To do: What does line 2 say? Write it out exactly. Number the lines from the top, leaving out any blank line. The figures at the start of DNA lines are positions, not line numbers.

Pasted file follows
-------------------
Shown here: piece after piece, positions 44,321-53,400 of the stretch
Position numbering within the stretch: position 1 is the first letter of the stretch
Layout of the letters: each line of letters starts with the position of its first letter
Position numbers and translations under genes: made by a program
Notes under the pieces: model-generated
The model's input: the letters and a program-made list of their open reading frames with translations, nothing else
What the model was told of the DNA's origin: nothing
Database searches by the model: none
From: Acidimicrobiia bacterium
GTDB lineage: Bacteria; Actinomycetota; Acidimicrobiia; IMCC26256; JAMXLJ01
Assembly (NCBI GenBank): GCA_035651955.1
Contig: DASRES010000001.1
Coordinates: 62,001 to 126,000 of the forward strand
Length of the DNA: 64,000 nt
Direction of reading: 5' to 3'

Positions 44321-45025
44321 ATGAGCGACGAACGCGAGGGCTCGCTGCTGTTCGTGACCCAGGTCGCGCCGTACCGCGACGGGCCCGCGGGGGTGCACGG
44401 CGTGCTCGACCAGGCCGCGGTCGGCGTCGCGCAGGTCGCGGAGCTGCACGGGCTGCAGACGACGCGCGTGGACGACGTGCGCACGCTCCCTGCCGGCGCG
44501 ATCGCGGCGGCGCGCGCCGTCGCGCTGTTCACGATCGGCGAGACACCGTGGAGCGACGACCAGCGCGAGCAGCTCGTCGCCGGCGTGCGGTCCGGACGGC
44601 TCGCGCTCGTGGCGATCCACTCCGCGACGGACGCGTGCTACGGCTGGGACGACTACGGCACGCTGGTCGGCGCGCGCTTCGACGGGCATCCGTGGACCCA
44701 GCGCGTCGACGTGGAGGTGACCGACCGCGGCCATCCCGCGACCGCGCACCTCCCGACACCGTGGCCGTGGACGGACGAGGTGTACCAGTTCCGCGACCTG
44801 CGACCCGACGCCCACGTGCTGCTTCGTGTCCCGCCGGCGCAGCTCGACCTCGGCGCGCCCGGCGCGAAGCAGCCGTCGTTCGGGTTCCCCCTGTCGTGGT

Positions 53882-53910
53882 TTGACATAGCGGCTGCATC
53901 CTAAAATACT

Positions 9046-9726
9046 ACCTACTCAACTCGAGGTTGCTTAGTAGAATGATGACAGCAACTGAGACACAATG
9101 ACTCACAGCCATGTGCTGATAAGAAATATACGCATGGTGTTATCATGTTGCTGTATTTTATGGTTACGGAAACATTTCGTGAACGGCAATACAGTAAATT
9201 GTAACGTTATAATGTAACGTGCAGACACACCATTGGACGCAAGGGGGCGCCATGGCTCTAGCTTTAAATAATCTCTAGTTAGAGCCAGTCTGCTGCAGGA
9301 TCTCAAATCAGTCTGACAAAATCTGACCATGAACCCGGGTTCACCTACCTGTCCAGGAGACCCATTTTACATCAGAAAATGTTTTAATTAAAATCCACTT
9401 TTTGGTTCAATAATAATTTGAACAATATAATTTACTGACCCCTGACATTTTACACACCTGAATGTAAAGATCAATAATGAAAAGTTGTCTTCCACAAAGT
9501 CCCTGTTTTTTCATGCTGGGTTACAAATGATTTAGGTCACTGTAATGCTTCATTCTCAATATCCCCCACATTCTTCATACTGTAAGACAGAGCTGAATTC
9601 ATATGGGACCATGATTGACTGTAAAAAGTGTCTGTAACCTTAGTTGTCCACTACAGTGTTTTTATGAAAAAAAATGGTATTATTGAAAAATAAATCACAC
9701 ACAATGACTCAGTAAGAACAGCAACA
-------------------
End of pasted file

Position numbering within the stretch: position 1 is the first letter of the stretch